While we here at BPI recommend more substantial energy upgrades, like adding insulation or upgrading to efficient heating and cooling systems, sometimes we all need a quick fix to help us feel like we’re taking steps toward achieving a goal. This Quick Fix blog series will focus on things you can do as a homeowner to save money, energy, and resources in your home today.
Many variables can play into the equation of how much energy your refrigerator uses throughout the year: size, age, and type are just a few. If your refrigerator is older, odds are it's using a lot more energy than its newer, more efficient counterparts. The ENERGY STAR program has a Flip Your Fridge Calculator on its website that shows different costs and energy usage, and how much you could save by upgrading.
For example, if you have a standard refrigerator with the freezer on top, made between 1993 and 2000, you could be spending upwards of $125/year and using 1,031 kWh of energy. By upgrading your refrigerator, ENERGY STAR estimates that you could save nearly $350 over five years and prevent 995lbs of carbon pollution.
Perhaps you don't have the budget to upgrade your refrigerator right now. There are other smaller steps you can take to limit the energy usage, and thus lower your energy bills, starting today.
1. Clean your condenser coils
The coils in your refrigerator are the main way that your refrigerator removes heat from the unit. If the coils in the back or the underside of your fridge get dusty or dirty, they will have to work extra hard to remove heat, resulting in increased energy consumption. It's an easy fix: use a bristle brush to clean out some of the dust. This doesn't need to be done often, only occasionally, to prevent buildup.
2. Keep your fridge away from high heat sources
Along the same lines of dirty coils preventing heat removal, placing your fridge near other high sources of heat can kick its compressor into high gear. Try to arrange your kitchen so your refrigerator isn't near your stove, oven, or dishwasher. It also helps to keep your fridge out of extended periods of direct sunlight.
3. Check the temperature
Cranking up the temperature on either your refrigerator or freezer will result in increased energy usage. According to the Department of Energy, the most energy efficient temperature to keep your fridge at is between 35-38◦F and 0◦F for a separate freezer. If your fridge doesn't have specific temperature settings (e.g. it only has low, medium, and high settings), setting it to the midpoint temperature should be effective.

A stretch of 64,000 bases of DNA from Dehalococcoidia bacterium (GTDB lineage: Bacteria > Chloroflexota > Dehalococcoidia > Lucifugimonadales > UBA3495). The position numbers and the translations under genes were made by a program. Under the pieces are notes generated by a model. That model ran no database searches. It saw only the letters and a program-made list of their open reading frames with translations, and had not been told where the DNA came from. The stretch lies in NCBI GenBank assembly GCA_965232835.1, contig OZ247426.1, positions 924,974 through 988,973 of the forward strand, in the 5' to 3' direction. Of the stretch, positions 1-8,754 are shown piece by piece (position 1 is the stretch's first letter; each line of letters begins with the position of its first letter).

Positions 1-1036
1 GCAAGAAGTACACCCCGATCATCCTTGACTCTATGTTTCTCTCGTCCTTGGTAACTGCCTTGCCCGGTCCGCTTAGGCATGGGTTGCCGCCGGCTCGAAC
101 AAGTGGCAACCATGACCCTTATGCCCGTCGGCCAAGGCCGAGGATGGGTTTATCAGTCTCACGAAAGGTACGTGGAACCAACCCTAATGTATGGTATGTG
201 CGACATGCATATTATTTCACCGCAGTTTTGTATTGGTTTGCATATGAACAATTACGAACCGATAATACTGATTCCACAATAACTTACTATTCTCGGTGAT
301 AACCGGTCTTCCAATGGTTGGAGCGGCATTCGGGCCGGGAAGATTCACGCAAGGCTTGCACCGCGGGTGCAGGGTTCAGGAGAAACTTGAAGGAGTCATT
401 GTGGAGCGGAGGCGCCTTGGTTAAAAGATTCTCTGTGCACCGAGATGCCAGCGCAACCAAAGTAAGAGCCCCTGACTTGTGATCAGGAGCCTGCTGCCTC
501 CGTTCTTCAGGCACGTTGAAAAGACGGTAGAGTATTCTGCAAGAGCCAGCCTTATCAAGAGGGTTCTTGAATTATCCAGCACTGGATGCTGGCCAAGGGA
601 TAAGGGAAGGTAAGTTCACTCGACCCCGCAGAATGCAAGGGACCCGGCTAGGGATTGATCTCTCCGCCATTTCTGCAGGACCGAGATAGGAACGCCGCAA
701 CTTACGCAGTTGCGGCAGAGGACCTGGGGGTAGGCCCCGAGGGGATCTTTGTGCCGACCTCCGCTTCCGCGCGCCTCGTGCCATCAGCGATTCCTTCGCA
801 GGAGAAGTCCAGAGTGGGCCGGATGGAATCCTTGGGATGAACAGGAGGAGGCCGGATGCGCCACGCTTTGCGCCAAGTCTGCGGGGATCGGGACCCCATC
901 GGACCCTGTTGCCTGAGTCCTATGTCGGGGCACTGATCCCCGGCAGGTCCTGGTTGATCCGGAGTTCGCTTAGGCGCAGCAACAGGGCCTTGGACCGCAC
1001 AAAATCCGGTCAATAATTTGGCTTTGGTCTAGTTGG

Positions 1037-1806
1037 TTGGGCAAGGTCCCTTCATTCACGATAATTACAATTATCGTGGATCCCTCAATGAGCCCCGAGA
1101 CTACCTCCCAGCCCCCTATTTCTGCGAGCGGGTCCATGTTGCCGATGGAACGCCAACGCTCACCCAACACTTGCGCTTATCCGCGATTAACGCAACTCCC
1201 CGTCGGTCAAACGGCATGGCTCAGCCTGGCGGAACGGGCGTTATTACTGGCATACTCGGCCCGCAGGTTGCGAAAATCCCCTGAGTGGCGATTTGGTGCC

I'm definitely guilty of having a disorganized refrigerator, but reorganizing food items could limit the amount of time you keep the door open, thus preventing energy waste. The first step is to group all like items together, like placing all popularly used condiments in the top shelf of the fridge door, so you can quickly find it when you need it. You can extend the life of fruits and vegetables by placing them in the crisper drawers (open lever allows moisture to escape for apples, peppers, and avocadoes, while a closed lever keeps moisture in for lettuce, strawberries, and spinach). It's also important to keep food safety in mind while reorganizing your fridge.
Long term solutions
When you're ready to take the plunge and “flip your fridge,” or trade it in for a more energy efficient model, check out these discounts and rebates on ENERGY STAR certified refrigerators. The Department of Energy states that top freezer models are more energy efficient than side-by-side models, and features like icemakers and water dispensers also use more energy than their counterparts.